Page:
Undergraduate Course: Neo-imperialisms (ENLI10331)
|School||School of Literatures, Languages and Cultures
||College||College of Humanities and Social Science
||Availability||Not available to visiting students
|Credit level (Normal year taken)||SCQF Level 10 (Year 4 Undergraduate)
|Home subject area||English Literature
||Other subject area||None
||Taught in Gaelic?||No
|Course description||The course will invite students to look at various ways in which life is made fragile and precarious by what might be called the 'neo-imperialisms' of the contemporary globalized world. It will include writing and film from and/or about South Africa, Ghana, India, the UK, Iraq, and Guantanamo Bay.
Course Delivery Information
|Delivery period: 2013/14 Semester 2, Not available to visiting students (SS1)
||Learn enabled: Yes
|Class Delivery Information
||one hour(s) per week for 10 weeks: attendance at Autonomous Learning Group at times to be arranged.
|Course Start Date
|Breakdown of Learning and Teaching activities (Further Info)
Programme Level Learning and Teaching Hours 4,
Directed Learning and Independent Learning Hours
|Breakdown of Assessment Methods (Further Info)
||Hours & Minutes
|Main Exam Diet S2 (April/May)||2:00|
Summary of Intended Learning Outcomes
|In addition to the skills training common to all English Literature Honours courses (essay writing, independent reading, group discussion, oral presentation, small-group autonomous learning) this course will aim to develop in students the ability to:
a) articulate (in written and oral forms) a considered, informed sense of the breadth and range of postcolonial writing, theory and contexts;
b) evaluate a range of key concepts in postcolonial studies, particularly in terms of their relevance to current neo-imperial contexts and their application to the primary texts;
c) deploy an appropriate critical vocabulary for the discussion of film;
d) demonstrate the ability to work with interdisciplinary material in addition to literature and film, such as theoretical, historical and sociological sources;
e) articulate how their own thinking and research agenda has developed;
f) reflect constructively on good learning practice.
|One course essay of up to 2,500 words (25% of final mark); |
and one sit-down exam (75% of final mark).
||According to Michel Agier, 'the world today is confronted with the sustained evidence of precarious lives'. This course will look at various ways in which life is made fragile and precarious by what might be called the 'neo-imperialisms' of the contemporary globalized world, and will include writing and film from and/or about South Africa, Ghana, India, the UK, Iraq, and Guantanamo Bay. The emphasis will be on creative responses to oppression and marginalisation┐the role of the imagination (such as constructing fantasies of 'the other') in propagating forms of violence, and also in marking out 'other passages' (in Judith Butler's words) out of cycles of oppression and injury. In particular, the course will ask students to consider the extent to which the various positions and theories offered by postcolonial studies can provide a viable frame for thinking about representations of current or recent geopolitical situations, such as conservation and environmental stress, increased people movement, the 'war on terror', the power of international corporations, and the postcolonial city.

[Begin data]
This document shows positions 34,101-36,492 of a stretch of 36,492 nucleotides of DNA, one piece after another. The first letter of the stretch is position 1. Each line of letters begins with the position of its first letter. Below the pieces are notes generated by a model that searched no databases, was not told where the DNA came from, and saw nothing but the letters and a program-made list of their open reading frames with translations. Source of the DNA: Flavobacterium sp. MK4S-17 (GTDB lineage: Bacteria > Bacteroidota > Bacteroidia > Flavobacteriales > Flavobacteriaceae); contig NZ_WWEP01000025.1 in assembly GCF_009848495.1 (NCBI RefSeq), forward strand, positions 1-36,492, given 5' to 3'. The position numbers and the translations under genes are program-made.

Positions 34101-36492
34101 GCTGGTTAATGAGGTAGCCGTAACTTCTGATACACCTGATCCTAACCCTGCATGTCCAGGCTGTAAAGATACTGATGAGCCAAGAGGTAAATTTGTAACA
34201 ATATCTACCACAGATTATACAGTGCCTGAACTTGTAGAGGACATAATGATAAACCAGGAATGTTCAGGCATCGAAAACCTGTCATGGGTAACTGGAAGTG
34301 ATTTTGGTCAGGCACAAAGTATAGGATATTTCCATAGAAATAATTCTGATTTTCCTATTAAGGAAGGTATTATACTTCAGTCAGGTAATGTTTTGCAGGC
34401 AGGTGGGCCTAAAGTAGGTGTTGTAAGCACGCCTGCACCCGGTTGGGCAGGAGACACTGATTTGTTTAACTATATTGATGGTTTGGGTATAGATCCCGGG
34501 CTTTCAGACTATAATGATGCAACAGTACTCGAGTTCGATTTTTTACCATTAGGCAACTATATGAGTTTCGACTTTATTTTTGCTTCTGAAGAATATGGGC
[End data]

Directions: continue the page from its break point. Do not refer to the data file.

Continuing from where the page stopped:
1. Introduction to the 'colonial present' (selected essays provided by the tutor)
2. J.M. Coetzee, Waiting for the Barbarians
3. Aye Kwei Armah, The Beautyful Ones Are Not Yet Born
4. Mahasveta Devi, Imaginary Maps
5. Indra Sinha, Animal's People
6. Poems from Guantanamo: The Detainees Speak / Brian Turner, Here, Bullet
7. Bahman Ghobadi (dir), Turtles Can Fly / Hassan Blasim, The Madman OF Freedom Square
8. Essay completion week
9. Imtiaz Dharker, The Terrorist at My Table
10. Nadine Gordimer, Get a Life
11. The postcolonial city: Bombay/Mumbai - Danny Boyle (dir), Slumdog Millionaire/ 'Kama' in Vikram Chandra, Love and Longing in Bombay/ selected essays & extracts provided by the tutor
Agamben, Giorgio, State of Exception. Trans. Kevin Attell. Chicago and London: University of Chicago Press, 2005.
Bauman, Zygmunt, Wasted Lives: Modernity and its Outcasts. Cambridge: Polity Press, 2004.
Benhabib, Seyla, The Rights of Others: Aliens, Residents and Citizens. Cambridge: Cambridge University Press 2004.
Butler, Judith, Precarious Life: The Powers of Mourning and Violence. London and New York: Verso, 2004.
Farrier, David, Postcolonial Asylum: Seeking Sanctuary Before the Law. Liverpool: Liverpool University Press, 2011.
Gilroy, Paul, After Empire: Melancholia or Convivial Culture? London and New York: Routledge, 2004.
Huggan, Graham and Helen Tiffin, Postcolonial Ecocriticism. London and New York: Routledge, 2010.
Hardt, Michael, and Antonio Negri, Empire. Cambridge, Massachusetts and London: Harvard University Press, 2000.
--, Multitude. London: Hamish Hamilton, 2004.
Loomba, Ania, et.al., (eds.) Postcolonial Studies and Beyond. Durham and London: Duke University Press, 2005.
McLeod, John (ed.), The Routledge Companion to Postcolonial Studies. London and New York: Routledge, 2007.
Wilson, Janet, et.al. (eds.) Rerouting the Postcolonial: New Direction for the New Millenium. London and New York: Routledge, 2010.
|Keywords||Postcolonial, global, neo-imperialism, literature, film.
|Course organiser||Dr David Farrier
Tel: (0131 6)50 3607
|Course secretary||Ms Sheila Strathdee
Tel: (0131 6)50 3619
© Copyright 2013 The University of Edinburgh - 13 January 2014 4:12 am